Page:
123. Half of What I Say…

is meaningless, but I say it so that the other half may reach you. Bet you thought I was quoting John Lennon, especially if you’re called Julia, didn’t you? Before JL was Kahlil Gibran, the Lebanese writer who wrote ‘The Prophet’, published in 1923 and never out of print. Must find my copy and re-read it.


If you were unsure why I was saying Freedom Beckons in the last two blog posts, here are the four contrasting rules across the UK. No wonder we’re all so confused.


Yesterday was the early May Bank Holiday, started in 1978 (but not in Scotland). For those of you who don’t live in the U.K., this means it rained heavily, the usual weather for this holiday. To add to the excitement, we also had strong winds, continuing today. Oh to be in England now that April’s gone (to misquote Robert Browning). Poor tulips. I’m also worried about my peach tree, planted in the last year. It blossomed earlier in the year (see header), I’m hoping the April frosts didn’t kill it all off. Certainly all the magnolia trees around here were hit and look horrid and brown.

Windswept tulips

The previous night I had a dilemma, do I watch the F1 from Portimao and see if I recognise anywhere, or the BBC Young Musician 2020 final? Unlike (seemingly) the rest of Britain we have not watched one episode of Line of Duty so no point watching the final one. If I read about it in the papers I could probably pick up the story so far, there’s so much written about it. Almost as much as when the Duke of Edinburgh died. Possibly not as much as about Downing Street wallpaper though, with all the news on Wallpaper-Gate.

The young musicians won over everything else. I am so impressed, my piano playing will only ever be, as Jonathan Dimbleby said in The Times at the weekend, “for us, there is only the trying”, (quoting T S Eliot). Not only were they young and highly accomplished, the final had to wait for a year due to Covid, so they’d possibly moved on from the initial excitement and enthusiasm.

I’ve kept up my exercises, with a constant companion, although she doesn’t join with in the movements.

Downward dog?

One night last week JD and I were quietly reading our books with Radio 3 in the background. Suddenly, he turned to me and said “I feel like someone should be offering me a glass of champagne and some nuts”. Well, what could I do? Once we were settled again, I tried to work out what had caused this urge. Was it his book? Unlikely as it’s about the history of religion and he was reading a chapter on Taoism. It wasn’t a Friday night so I’d not neglected to offer him a cocktail. Then the penny dropped, on the radio was the Flower Duet from Delibes opera Lakme. In case that leaves you stumped, it was used (possibly still is) by BA as their signature tune. I’ve found you a special version, not only can you sing along, but if your French is good enough, you’ll know what you’re singing about!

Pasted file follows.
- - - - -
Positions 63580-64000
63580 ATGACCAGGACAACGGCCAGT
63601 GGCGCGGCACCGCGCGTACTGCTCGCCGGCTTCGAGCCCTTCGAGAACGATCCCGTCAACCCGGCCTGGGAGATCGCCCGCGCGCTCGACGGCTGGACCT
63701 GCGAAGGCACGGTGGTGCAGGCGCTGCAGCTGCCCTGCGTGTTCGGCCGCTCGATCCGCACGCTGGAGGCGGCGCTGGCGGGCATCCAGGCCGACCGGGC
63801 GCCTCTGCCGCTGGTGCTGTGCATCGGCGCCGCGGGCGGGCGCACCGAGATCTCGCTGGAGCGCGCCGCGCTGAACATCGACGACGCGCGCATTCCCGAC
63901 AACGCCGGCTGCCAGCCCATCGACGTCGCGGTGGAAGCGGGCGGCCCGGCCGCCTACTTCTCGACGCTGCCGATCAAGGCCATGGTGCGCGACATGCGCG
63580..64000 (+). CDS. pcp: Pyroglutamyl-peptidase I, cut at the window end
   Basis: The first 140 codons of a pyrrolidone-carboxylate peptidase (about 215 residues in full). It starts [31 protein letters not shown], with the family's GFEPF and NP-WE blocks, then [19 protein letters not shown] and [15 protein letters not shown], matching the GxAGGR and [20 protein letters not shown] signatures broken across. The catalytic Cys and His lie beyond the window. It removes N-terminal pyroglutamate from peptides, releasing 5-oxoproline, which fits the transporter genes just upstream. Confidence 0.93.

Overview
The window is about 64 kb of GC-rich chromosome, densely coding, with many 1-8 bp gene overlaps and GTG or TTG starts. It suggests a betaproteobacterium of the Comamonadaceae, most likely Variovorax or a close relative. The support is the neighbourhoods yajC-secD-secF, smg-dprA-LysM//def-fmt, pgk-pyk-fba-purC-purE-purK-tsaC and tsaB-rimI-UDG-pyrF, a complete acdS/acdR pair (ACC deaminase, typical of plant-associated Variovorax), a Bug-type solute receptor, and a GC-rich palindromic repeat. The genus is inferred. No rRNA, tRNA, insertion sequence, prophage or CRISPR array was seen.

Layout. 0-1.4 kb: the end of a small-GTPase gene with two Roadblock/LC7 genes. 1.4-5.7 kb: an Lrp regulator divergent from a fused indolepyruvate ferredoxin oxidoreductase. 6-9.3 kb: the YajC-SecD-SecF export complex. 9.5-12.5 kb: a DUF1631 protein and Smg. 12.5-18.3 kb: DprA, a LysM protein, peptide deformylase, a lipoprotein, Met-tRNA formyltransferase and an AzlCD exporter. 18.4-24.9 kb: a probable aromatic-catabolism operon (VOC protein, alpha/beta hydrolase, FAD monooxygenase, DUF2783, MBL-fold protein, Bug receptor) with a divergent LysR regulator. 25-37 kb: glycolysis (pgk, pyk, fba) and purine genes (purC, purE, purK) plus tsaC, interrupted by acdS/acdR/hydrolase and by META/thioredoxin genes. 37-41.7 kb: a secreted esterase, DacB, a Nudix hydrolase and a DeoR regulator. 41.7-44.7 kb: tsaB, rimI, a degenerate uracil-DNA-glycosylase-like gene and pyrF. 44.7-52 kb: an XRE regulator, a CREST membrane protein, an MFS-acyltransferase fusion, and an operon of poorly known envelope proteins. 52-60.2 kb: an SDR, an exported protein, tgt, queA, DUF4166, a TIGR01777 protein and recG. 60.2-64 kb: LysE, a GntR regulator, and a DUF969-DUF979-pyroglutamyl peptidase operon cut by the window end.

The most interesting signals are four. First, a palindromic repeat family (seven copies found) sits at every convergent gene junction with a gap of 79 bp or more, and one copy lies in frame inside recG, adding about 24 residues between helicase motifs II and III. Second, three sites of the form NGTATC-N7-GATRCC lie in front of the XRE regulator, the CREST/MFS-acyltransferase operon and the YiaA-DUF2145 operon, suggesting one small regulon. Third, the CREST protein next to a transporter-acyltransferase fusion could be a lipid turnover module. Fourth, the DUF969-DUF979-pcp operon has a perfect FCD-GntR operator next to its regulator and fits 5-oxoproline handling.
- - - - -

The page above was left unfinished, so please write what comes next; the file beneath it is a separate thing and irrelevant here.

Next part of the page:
Before we move on, I must mention the American actress and comedienne Tina Fey. One of the Graham Norton episodes had her as a guest and she described an evening, which sounded hilarious, when her daughters cooked for her. I did not dress up as a stewardess and demonstrate the exits!



On researching this I also discovered that Spotify have a British Airways boarding music playlist, just in case you are really missing flying. It’s obviously quite short (four pieces of music) so you might prefer the British Airways Opera and Song High Life entertainment play list at almost three hours, plenty of time to eat your meal.

We were reading the papers another night when there was a scratching sound at the other side of the room. If we’d had the radio on we’d not have heard it. Polly went to investigate at the skirting board by the outside wall and JD went outside. Neither of them turned up anything so JD went into the cellar and knocked on the floorboards. The sound stopped, scuttled along in the gap, then came back. Adie went and had a good long sniff and then the sound stopped. Was it more cute rats or mice? Or, moles? We do have mole hills in the garden quite close to the room. I’d like to think it’s moles but tend to think it’s rats. The floor needs replacing anyway as it’s held up by Acro / Acrow props in the cellar. When we moved in, we were assured by the previous occupants that these were purely decorative. I keep threatening to turn it into a Dive Bar with a disco ball and other suitable accoutrements. I’ve got the drinks, after all.